Search all your Bibtex files

When I write papers or other things, I tend to create separate bib files, so that I don’t end with a giant unsearchable and unmaintainable blob. Moreover, topics tend to be transient, and the bibliography may or mayn’t be interesting in a few year’s time, so, if unused, it can safely sleep in a directory with the paper it’s attached to.


But once in a while, I need one of those old references, and since they’re scatted just about everywhere… it may take a while to find them back. Unless you have a script. Scripts are nice.

So basically, a script to find back references should be able to enumerate all the .bib files and search them, at least for author names and titles. A simple grep doesn’t quite cut it, because bibtex files are structured in a format that may be reminiscent of JSON:

	author = "Timothy C. Bell and John G. Cleary and Ian H. Witten",
	publisher = "Prentice Hall",
	title = "{Text Compression}",
	year = "1990"

So to be useful, the script should at least print the whole block. Fortunately, there’s a tool for that, bib2bib. But, unfortunately, it’s difficult to use so it’ll be tricky to wrap it in a script. In particular, it tends to output more than you want, exports comments and strings and preamble and other cr*p you don’t necessarily want. Some options like --quiet or --no-comment have no effect. Messages are printed to either stdout or stderr, and
bib2bib returns 0 even if it terminated with an error. Some
grep and sed magic will be needed.

* *

Since bib2bib isn’t really meant to be used in a script, I had to use it twice. Once to check for the output—remember, it doesn’t even return an error status… well, it always returns “success”—and standard error output at that. If no error is printed, then I parse the output to remove all the extraneous stuff.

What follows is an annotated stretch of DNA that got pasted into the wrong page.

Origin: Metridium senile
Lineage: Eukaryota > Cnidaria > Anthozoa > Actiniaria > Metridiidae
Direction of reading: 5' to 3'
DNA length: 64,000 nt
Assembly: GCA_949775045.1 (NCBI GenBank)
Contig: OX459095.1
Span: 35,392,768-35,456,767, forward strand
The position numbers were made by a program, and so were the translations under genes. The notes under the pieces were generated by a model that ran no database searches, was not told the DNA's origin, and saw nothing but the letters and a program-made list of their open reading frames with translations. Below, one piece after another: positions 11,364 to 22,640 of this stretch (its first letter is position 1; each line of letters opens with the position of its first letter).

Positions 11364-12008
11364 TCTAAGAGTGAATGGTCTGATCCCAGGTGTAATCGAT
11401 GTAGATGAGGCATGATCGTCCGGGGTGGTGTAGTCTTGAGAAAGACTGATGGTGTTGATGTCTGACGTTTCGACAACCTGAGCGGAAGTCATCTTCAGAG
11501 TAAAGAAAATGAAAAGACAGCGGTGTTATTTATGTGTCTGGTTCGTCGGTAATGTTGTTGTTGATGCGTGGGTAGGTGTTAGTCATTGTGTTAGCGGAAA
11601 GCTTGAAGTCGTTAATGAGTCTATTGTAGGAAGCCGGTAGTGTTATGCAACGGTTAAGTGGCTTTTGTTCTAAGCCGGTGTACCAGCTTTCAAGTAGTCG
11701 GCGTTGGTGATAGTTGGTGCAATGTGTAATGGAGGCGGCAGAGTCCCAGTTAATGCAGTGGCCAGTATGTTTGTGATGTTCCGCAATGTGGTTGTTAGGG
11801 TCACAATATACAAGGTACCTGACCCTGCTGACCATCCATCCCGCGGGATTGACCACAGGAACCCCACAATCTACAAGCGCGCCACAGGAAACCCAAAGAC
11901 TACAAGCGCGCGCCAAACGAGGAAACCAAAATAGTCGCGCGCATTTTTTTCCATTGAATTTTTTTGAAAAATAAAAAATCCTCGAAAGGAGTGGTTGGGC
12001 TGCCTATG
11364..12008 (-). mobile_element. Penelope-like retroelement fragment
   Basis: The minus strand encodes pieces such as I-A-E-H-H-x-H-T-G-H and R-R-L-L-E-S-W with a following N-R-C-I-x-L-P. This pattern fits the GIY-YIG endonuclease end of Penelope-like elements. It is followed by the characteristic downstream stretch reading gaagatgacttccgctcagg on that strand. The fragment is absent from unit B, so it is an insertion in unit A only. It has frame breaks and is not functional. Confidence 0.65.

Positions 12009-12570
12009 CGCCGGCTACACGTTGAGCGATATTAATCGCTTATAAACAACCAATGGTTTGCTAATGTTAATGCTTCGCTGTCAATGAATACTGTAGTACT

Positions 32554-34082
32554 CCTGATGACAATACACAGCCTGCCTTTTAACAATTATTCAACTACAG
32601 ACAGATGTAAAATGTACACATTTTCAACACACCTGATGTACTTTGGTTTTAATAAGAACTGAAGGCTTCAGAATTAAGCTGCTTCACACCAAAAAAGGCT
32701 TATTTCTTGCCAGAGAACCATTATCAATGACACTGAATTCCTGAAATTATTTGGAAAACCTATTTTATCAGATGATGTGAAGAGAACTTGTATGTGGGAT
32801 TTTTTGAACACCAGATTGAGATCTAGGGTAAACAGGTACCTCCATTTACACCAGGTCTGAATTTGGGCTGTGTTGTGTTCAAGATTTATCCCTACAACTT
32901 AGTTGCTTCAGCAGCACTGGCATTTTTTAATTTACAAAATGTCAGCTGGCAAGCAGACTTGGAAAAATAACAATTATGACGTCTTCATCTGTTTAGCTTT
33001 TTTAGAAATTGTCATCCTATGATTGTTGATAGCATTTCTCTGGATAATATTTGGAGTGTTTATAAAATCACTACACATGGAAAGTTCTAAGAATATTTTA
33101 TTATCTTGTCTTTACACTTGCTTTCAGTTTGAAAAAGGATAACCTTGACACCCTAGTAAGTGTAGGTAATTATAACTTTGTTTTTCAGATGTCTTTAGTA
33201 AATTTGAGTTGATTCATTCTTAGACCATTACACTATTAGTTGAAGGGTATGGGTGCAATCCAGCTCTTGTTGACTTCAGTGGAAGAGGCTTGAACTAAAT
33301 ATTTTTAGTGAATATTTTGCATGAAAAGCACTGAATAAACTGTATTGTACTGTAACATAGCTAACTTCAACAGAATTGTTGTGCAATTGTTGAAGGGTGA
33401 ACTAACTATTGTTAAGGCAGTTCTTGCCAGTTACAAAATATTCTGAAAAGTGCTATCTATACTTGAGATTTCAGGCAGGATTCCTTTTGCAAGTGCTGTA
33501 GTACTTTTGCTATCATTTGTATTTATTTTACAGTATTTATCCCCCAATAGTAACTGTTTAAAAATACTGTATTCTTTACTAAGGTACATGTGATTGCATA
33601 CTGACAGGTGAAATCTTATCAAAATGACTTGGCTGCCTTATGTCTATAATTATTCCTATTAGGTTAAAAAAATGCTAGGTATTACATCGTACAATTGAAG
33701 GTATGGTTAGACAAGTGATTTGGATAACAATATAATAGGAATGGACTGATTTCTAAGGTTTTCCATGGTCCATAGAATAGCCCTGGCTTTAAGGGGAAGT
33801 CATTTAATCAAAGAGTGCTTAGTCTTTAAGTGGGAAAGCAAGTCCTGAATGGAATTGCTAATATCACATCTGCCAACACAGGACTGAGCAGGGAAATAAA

#!/usr/bin/env bash

locate *.bib |
        while read filename
            # grep with -a forces interpretation as "ascii" since some
            # encodings (ex. Windows, iso-latin1) may be detected as
            # "binary" (and grep whines).

            # hack because bib2bib still returns 0 (success) even if no
            # match
            nul=$(bib2bib -c 'author:"'$1'" or title:"'$1'"' \
                          < "$filename" 2>&1 \
                      | grep -i -e "no matching" \
                             -e "parse error" )

            if [ "$nul" == "" ]
                echo ---- $filename
                # hacky seds because --no-comment has no effect. It also
                # exports strings, preambles, etc.
                bib2bib \
                    -c 'author:"'$1'" or title:"'$1'"' \
                    < "$filename" \
                    | sed '/comment\|string\|preamble/{:1;N;s/{.*}//;T1}' \
                    | grep -a -v '^@comment\|^@string\|^@preamble' \
                    | sed '/^$/N;/^\n$/D'
    ) 2> /dev/null

Some of the dark sed magic comes from here. The first sed replaces the contents of nested {curly {braces}}. The second compresses multiple empty lines into a single empty line. Invoked in a shell, the script produces the following output:

> huffman
---- /home/steven/somewhere/part-ii.bib

  author = {R. M. Capocelli and R. Giancarlo and I. J. Taneja},
  journal = {IEEE Trans. Information Theory},
  month = nov,
  number = {6},
  pages = {854--857},
  title = {{Bounds on the Redundancy of Huffman Codes}},
  volume = {32},
  year = {1986}

* *

The script isn’t bullet proof. For one thing, the sed regexp doesn’t quite deals with stuff like this:

@Preamble{"\input bibnames.sty "
# "\input path.sty "
# "\ifx \k \undefined \let \k = \c
   \immediate\write16{Ogonek accent unavailable: replaced by cedilla}\fi "
# "\ifx \undefined \FEATPOST \def \FEATPOST {{\manfnt FEAT}\-{\manfnt POST}\spacefactor1000 }\fi"
# "\ifx \undefined \MP \def \MP {{\manfnt META}\-{\manfnt POST}\spacefactor1000 } \fi"
# "\ifx \undefined \Xy \def \Xy {{\sc Xy}} \fi"
# "\ifx \undefined \manfnt \font\manfnt=logo10 \fi"
# "\ifx \undefined \pdfTeX \def \pdfTeX {pdf\TeX}\fi"
# "\def \toenglish #1\endtoenglish{[{\em English:} #1\unskip]} "
# "\hyphenation{

I have no idea why this kind of stuff is necessary in a bib file. Still the script will strip everything except the hyphenation list. ¯\_(ツ)_/¯

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